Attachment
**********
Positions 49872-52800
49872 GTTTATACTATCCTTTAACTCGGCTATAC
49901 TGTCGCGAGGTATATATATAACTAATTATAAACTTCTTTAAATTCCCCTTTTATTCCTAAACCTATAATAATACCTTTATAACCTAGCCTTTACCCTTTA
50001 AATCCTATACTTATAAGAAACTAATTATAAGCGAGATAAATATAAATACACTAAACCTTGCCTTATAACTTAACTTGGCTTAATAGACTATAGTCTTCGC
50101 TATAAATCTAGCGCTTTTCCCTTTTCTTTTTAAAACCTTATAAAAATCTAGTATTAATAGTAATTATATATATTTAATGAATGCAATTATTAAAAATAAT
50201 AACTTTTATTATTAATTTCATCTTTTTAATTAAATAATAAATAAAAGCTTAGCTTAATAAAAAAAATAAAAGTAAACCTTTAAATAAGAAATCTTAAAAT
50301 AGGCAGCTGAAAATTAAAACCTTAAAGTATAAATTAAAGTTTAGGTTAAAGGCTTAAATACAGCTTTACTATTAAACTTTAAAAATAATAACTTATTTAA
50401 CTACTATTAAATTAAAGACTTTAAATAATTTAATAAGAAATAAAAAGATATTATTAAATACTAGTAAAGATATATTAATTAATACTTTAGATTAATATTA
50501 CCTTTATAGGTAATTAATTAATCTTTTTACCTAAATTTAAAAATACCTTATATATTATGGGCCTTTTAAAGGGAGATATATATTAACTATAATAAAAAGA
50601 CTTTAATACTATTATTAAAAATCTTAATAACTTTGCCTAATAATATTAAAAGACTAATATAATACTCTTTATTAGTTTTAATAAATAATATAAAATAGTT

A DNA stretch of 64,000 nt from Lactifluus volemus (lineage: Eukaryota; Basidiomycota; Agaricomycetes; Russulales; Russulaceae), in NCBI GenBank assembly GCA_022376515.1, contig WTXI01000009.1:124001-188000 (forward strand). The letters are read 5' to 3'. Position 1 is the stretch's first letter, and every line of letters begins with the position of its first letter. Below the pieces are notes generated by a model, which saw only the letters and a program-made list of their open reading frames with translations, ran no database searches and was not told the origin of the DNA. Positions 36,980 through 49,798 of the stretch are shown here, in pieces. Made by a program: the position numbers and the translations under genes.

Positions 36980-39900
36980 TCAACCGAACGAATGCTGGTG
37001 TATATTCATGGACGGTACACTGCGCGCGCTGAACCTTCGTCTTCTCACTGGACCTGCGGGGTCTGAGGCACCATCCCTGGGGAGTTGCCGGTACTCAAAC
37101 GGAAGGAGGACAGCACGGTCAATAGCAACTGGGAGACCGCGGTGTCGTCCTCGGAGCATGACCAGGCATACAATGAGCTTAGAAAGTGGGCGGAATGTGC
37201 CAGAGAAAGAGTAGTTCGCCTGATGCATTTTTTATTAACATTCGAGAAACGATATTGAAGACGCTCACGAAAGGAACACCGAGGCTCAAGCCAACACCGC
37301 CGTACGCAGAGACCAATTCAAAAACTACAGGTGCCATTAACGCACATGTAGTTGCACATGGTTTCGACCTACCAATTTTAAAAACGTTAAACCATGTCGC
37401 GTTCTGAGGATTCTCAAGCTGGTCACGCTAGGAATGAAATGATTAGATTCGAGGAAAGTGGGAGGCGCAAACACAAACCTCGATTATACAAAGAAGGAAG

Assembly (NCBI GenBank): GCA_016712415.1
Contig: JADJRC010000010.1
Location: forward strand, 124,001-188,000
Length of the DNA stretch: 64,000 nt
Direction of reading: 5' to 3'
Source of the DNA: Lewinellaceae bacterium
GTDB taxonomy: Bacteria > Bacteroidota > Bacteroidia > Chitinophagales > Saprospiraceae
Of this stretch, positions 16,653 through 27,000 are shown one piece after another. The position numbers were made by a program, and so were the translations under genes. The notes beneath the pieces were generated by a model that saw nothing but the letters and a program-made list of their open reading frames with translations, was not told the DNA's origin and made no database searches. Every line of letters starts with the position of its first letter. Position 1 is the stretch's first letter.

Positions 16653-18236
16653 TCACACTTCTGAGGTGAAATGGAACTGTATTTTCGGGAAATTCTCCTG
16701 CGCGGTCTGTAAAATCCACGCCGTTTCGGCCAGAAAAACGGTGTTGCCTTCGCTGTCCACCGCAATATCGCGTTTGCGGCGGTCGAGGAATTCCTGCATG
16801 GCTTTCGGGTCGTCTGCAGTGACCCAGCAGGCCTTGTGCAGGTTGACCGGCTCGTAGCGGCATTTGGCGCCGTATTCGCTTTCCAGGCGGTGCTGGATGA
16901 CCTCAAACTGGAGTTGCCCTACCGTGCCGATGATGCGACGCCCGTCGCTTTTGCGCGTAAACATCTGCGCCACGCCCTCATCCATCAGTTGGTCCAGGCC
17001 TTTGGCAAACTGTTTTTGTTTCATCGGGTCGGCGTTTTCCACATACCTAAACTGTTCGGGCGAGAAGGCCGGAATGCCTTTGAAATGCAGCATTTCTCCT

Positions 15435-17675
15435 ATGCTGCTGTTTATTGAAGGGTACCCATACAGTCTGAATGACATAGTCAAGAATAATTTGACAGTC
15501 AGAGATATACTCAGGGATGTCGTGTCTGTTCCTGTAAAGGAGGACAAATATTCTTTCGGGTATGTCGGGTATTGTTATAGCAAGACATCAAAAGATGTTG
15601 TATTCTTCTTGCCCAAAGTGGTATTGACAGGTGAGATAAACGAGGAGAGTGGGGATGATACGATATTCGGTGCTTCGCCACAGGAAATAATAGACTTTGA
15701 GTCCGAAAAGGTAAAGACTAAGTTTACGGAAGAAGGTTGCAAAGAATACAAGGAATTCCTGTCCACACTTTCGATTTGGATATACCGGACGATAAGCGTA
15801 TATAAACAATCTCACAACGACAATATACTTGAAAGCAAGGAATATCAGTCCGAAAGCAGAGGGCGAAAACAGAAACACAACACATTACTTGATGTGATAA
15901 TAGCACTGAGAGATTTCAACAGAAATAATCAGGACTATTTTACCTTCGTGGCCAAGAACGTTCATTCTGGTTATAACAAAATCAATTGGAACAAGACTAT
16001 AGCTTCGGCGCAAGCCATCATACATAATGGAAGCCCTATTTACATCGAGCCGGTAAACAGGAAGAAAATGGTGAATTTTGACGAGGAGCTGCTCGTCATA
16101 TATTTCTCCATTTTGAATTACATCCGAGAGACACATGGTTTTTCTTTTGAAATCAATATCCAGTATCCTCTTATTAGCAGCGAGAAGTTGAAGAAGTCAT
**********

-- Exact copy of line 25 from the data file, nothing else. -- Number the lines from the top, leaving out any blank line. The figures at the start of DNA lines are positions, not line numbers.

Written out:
GTDB taxonomy: Bacteria > Bacteroidota > Bacteroidia > Chitinophagales > Saprospiraceae